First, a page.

After completing his excavations in Mesopotamia, Woolley returned to England, where he was knighted by the British crown in 1935. His next major expedition was to the site of Atchana-Alalakh, now commonly known as Tell Atchana and located in what is now Turkey. His team worked there from 1936 until 1939. Woolley spent part of 1938 advising the British Raj on archaeological matters. He helped establish a program for archaeological research in India that was executed by Sir Mortimer Wheeler during the mid- to late 1940s.
War again interrupted Woolley's excavations in 1939. Again supporting his country during World War II, he held a series of posts in the British military, beginning in intelligence operations and ending as an official archaeological adviser to the government's Directorate of Civil Affairs. Deeply worried about the destruction of art and architectural treasures, he spent much of his free time during the war generating a written record of known British and world monuments, artifacts, paintings, and sculptures with their current condition and location. Woolley's efforts in this regard won him audiences with British Prime Minister Winston Churchill, and at the height of the war his recommendations contributed to U.S. General Dwight D. Eisenhower's command to Allied troops to take all practical measures to preserve and protect the rich art and architecture of Italy.
In 1944, Woolley helped organize the British branch of the so-called “Monuments Men,” a group of more than 300 experts who worked as part of the Monuments, Fine Arts & Archives program within the Allied armies of World War II. These individuals were tasked with identifying and protecting significant historical and cultural sites from destruction related to the war and, later, with the restoration of works looted by the Nazis and their allies to their rightful owners. Woolley's art and archaeological expertise informed the development of the group's practices and thus contributed to the preservation of threatened cultural treasures.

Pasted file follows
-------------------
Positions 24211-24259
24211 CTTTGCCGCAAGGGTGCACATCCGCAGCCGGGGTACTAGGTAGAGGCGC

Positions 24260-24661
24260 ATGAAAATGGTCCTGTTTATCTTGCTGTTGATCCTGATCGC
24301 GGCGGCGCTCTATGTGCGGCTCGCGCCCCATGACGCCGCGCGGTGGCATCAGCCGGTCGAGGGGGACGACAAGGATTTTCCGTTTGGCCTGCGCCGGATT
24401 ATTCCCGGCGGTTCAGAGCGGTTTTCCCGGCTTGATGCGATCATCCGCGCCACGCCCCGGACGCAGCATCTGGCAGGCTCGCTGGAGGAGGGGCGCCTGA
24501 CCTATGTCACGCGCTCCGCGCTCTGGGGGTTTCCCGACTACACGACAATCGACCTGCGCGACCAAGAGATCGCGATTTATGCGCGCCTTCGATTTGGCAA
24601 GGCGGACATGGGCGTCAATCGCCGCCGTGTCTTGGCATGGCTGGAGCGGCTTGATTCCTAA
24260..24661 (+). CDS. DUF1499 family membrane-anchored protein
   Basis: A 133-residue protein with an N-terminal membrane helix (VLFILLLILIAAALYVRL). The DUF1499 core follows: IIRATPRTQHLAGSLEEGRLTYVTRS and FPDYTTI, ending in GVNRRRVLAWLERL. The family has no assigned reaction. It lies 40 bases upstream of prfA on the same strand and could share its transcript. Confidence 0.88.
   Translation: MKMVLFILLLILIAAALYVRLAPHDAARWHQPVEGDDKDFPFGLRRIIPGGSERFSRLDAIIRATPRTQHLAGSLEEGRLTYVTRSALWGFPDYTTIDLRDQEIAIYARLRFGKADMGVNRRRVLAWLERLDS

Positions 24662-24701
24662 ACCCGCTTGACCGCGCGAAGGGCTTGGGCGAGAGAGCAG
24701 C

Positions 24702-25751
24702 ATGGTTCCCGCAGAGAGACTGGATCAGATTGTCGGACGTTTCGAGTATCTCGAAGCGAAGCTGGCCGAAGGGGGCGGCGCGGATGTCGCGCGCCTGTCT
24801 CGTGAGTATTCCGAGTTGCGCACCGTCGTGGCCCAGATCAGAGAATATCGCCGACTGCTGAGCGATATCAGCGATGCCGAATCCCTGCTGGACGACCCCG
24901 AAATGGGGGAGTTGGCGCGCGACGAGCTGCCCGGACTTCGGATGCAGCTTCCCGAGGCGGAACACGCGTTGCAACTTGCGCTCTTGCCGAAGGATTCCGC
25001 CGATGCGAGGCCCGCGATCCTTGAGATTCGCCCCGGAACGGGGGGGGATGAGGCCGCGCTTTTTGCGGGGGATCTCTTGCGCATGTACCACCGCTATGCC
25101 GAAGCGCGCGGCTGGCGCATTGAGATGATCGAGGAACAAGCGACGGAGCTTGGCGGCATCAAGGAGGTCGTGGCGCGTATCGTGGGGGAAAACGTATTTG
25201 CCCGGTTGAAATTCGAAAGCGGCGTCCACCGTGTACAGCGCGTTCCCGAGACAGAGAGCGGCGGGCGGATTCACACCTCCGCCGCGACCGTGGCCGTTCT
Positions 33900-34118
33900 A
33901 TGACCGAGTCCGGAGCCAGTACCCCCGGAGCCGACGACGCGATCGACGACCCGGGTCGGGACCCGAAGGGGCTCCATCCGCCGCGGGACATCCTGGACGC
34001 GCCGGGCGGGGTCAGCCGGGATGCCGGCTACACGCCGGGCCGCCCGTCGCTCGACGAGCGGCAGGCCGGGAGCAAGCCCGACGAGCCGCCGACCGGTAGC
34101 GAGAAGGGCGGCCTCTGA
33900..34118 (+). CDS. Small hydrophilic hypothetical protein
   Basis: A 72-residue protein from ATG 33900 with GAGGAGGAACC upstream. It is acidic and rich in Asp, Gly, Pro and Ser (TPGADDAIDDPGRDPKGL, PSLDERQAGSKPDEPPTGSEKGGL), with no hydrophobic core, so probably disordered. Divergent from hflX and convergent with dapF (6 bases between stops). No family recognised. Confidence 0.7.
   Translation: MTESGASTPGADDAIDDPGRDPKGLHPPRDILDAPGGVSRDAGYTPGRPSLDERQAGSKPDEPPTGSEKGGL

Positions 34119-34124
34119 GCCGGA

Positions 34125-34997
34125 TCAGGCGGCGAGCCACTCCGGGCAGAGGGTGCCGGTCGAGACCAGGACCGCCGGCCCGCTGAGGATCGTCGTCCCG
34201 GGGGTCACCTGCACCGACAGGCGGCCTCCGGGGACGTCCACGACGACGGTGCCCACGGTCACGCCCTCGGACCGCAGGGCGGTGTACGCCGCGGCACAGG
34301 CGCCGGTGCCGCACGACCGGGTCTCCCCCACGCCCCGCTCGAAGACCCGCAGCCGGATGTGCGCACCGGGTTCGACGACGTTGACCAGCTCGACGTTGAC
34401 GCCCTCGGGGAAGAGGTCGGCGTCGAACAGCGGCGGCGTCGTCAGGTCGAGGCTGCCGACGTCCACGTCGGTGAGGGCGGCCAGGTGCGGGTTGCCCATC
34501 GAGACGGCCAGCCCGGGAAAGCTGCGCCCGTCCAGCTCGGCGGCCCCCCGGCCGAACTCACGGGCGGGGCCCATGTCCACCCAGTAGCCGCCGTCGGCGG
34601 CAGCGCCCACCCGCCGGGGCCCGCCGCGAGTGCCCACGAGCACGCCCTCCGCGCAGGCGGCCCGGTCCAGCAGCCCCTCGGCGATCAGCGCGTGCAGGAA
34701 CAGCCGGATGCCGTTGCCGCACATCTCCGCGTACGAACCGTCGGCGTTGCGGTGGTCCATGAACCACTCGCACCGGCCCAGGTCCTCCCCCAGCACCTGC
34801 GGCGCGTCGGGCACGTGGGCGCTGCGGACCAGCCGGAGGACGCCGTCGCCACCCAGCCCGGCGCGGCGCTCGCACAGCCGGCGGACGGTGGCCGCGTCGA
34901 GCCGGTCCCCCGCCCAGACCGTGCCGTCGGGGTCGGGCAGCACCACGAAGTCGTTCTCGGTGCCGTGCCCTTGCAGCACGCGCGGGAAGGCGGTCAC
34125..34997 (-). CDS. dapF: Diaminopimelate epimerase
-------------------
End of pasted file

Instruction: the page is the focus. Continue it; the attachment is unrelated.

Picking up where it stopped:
With the war's conclusion in 1945, Woolley resumed excavations at Atchana-Alalakh, overseeing efforts there between 1946 and 1949. His expedition discovered evidence of human activity dating back to the fourth millennium B.C.E. as well as the remains of a Bronze Age kingdom of the Hurrian, an ancient group thought to have migrated from the Caucasus. Woolley found remains of government buildings, temples, art, and pottery that revealed details about this little-known civilization. The expedition was his last, however, and he retired from field work to his home in England.
Despite his advancing age, Woolley remained an energetic and enthusiastic author. He published both a popular record of his expedition in Atchana-Alalakh, The Forgotten Kingdom, and an autobiography, Spadework, in 1953; a retrospective popular account, Expeditions at Ur, a Record of Twelve Years Work, in 1954; and a more scientific record called Excavations at Atchana-Alalakh in 1955. In his final years, he contributed to the first volume of History of Mankind, a far-ranging world history he coauthored with fellow archaeologist Jacquetta Hawkes. This work would be published posthumously in 1963; Woolley died on February 20, 1960, in a medical facility in London. He was 79 years old.
Wooley's death attracted international attention as scholars hailed the man and his contributions to the historical record. Writing in Expedition just months after his death, M.E.L. Mallowan commented that “Woolley will always be remembered as one of the most successful diggers ever engaged in the field [of] archeology. He had an extraordinary flair not only for choosing a potentially rich site but also for attacking those parts of it which concealed the most important remains.” Indeed, Woolley's work continued to be influential well past his death, with archaeologists and ancient historians drawing regularly on the foundations of understanding of the Sumerians and other ancient cultures, as well as rigorous scientific recording practices, which he had laid in his excavations. Observers also pointed to Woolley as one of the archaeologists who inspired filmmaker George Lucas to create the wildly popular movie series featuring dashing excavating adventurer Indiana Jones.
Complete Dictionary of Scientific Biography, Volume 14, Charles Scribner's Sons, 2008.
Expedition, fall 1960.
New York Times, February 21, 1960; February 12, 2015.
National Archives Text Message blog, https://text-message.blogs.archives.gov/ (December 5, 2013), Dr. Greg Bradsher, “Sir Charles Leonard Woolley: The Background and Early Activities of an Unlikely Monuments Man.” ❑